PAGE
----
Deficiency and insufficiency of vitamin D have both been well documented during the past decade. National survey data indicates that more than 40% of American adults are vitamin D deficient1,2 – defined as less than 20 ng/mL of serum 25(OH)D. On the bright side, data shows that 37% of U.S. adults report taking dietary supplements that contain vitamin D.1-3

A recent review published in The Journal of the American Osteopathic Association has determined that vitamin D is not metabolized efficiently without an adequate level of magnesium being present.4 But here’s the rub. According to World Health Organization statistics, as much as three-quarters of the U.S. adult population does not meet the U.S. Food and Drug Administration’s Recommended Daily Intake of magnesium – 420 mg per day.5 

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Considering the prevalence of the suboptimal intake of these two essential nutrients, it is eminently clear that individuals supplementing with vitamin D should also consider their magnesium status as well. Failure to maintain an adequate level of magnesium in the body could lead to inadequate vitamin D metabolism.* Furthermore, individuals with an adequate magnesium level were found to require less vitamin D supplementation to maintain a normal level of that vitamin.*4 Research has correlated diets higher in magnesium to lower incidences of vitamin D deficiency.*6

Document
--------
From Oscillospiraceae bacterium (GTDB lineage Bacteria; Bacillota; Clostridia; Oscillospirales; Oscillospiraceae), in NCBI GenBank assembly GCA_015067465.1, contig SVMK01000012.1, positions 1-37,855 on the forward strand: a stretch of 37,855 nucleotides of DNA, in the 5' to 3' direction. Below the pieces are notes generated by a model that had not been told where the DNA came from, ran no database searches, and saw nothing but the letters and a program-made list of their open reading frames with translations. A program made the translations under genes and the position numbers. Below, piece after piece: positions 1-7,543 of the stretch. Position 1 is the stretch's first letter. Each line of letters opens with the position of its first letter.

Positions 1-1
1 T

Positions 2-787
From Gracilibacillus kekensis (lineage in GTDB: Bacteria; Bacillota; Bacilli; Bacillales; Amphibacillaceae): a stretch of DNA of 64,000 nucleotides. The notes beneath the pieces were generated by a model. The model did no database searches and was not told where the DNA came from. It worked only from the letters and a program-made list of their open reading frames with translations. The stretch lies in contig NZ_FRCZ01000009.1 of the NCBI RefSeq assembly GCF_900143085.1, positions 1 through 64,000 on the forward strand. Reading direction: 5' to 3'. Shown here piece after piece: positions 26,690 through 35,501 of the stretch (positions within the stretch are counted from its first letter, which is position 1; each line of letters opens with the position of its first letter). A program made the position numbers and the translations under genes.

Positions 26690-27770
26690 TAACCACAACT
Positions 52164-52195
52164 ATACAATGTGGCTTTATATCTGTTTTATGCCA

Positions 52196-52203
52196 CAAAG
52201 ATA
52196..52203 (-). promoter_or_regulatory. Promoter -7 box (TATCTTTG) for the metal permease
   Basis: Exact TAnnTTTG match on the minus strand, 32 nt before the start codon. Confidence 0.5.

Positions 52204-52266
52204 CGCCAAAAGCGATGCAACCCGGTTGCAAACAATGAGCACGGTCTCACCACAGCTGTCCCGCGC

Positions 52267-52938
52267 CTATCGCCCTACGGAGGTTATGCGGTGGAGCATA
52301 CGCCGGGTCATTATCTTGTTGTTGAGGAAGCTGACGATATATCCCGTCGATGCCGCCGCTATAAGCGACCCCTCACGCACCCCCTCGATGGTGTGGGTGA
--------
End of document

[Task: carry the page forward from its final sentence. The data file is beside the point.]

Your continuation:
Magnesium and vitamin D are vital bone nutrients, along with calcium and vitamin K.* An adequate magnesium level is required to activate vitamin D, which in turn regulates calcium and phosphorus metabolism to support bone health and maintenance.* 


References

  1. Institute of Medicine, Food and Nutrition Board. Dietary Reference Intakes for Calcium and Vitamin D. Washington, DC: National Academy Press, 2010. 
  2. Forrest K, Stuhldreher W. Prevalence and correlates of vitamin D deficiency in US adults. Nutr Res 2011;31(1):48-54.
  3. Bailey R, Dodd K, Goldman J, et al. Estimation of total usual calcium and vitamin D intakes in the United States. J Nutr 2010;140:817-818.
  4. Uwitonze A, Razzaque M. Role of magnesium in vitamin D activation and function. J Am Osteopath Assoc 2018;118(3):181-189.
  5. https://www.ars.usda.gov/ARSUserFiles/80400530/pdf/0506/usual_nutrient_intake_vitD_ca_phos_mg_2005-06.pdf [Accessed 4.2.18]
  6. Deng X, Song Y, Manson JE, et al. Magnesium, vitamin D status and mortality: results from U.S. National Health and Nutrition Examination Survey (NHANES) 2001 to 2006 and NHANES III. BMC Med 2013;11:187. doi:10.1186/1741-7015-11-187.